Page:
May 17, 2002 | By: Aimee D. Heald

Kentucky beef producers are finding ways to be innovative and creative to market their product to consumers. To help in that effort, agricultural economics students at the University of Kentucky College of Agriculture conducted a consumer survey to determine how willing consumers are to pay a little bit more for a locally -raised steak.

"We are looking at value-added opportunities for Kentucky beef producers and one way to add value to beef is through locally-produced steak or other beef products,” said Leigh Maynard, UK agricultural economist and professor of the class that conducted the steak survey. “So basically what we want to know is if consumers had a choice between a regular grocery brand steak or a Kentucky-produced steak -- how much more would they be willing to pay?”

The research was funded by the Kentucky Cattleman’s Association and the Five State Beef Initiative. After organizers gathered more than 225 participants, they set up a simulated meat store in the C.E. Barnhart building on the UK campus in early April.

“We gave each participant a $20 voucher to use in the store,” said Leigh Maynard, “We tried to make it as real as possible and give them a lot of choices. At the end, they were able to take home their choice.”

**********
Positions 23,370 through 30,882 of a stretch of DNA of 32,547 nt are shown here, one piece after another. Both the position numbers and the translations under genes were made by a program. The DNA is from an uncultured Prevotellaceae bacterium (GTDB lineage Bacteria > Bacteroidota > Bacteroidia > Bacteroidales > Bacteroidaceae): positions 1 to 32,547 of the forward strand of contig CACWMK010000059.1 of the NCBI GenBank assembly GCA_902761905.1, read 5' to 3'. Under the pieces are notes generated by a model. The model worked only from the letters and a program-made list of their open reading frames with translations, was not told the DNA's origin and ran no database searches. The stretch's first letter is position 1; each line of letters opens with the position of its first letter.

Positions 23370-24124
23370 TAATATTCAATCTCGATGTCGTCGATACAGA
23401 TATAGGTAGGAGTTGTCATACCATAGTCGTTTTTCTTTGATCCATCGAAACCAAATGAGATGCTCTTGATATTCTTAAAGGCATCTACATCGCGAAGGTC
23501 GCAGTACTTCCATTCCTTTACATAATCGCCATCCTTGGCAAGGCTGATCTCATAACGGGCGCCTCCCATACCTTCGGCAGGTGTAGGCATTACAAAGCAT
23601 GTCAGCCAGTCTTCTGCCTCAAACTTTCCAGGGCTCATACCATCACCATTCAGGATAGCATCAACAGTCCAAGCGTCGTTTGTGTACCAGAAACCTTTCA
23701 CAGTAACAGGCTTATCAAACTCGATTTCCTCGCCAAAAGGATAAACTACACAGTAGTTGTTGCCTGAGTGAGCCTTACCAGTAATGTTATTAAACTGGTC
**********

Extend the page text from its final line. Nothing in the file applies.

Maynard said participants chose between premium quality steaks, lean steaks, locally-produced steaks and guaranteed-tender steaks. Prices varied, much like an actual store. Each consumer chose their steak and proceeded to a checkout line where they would fill out the survey.

After the surveys were completed, students compiled data and found some interesting responses according to ag. econ. graduate student Jason Hartell. He said nearly half of the participants were lifelong residents of Kentucky and indicated they eat steak in their households between two and four times each month.

The majority of those surveyed said they did not expect there to be a difference in quality or taste of Kentucky-grown beef.

“We wanted to understand better about how previous awareness of a locally produced product translated into purchasing decisions,” Hartell said. “In part, it can help us understand what purchases may be of a trial type relative to purchases based on previous exposure.”

The survey indicated that among those who have not seen locally produced steak in stores, 11 percent choose to purchase one package of local steak in the simulated market.

“Alternatively, of those participants who selected two packages of locally produced steak in our simulated market, 64 percent had not seen it in stores previously, while 29 percent had seen it in stores and have purchased it before,” he said.

Maynard and his students are hopeful about the possibility of locally-produced beef becoming something consumers choose not only because of their state pride but also because of superior taste and quality. The students will continue their data analysis and hope to have more results in the near future.


Leigh Maynard 859-257-7286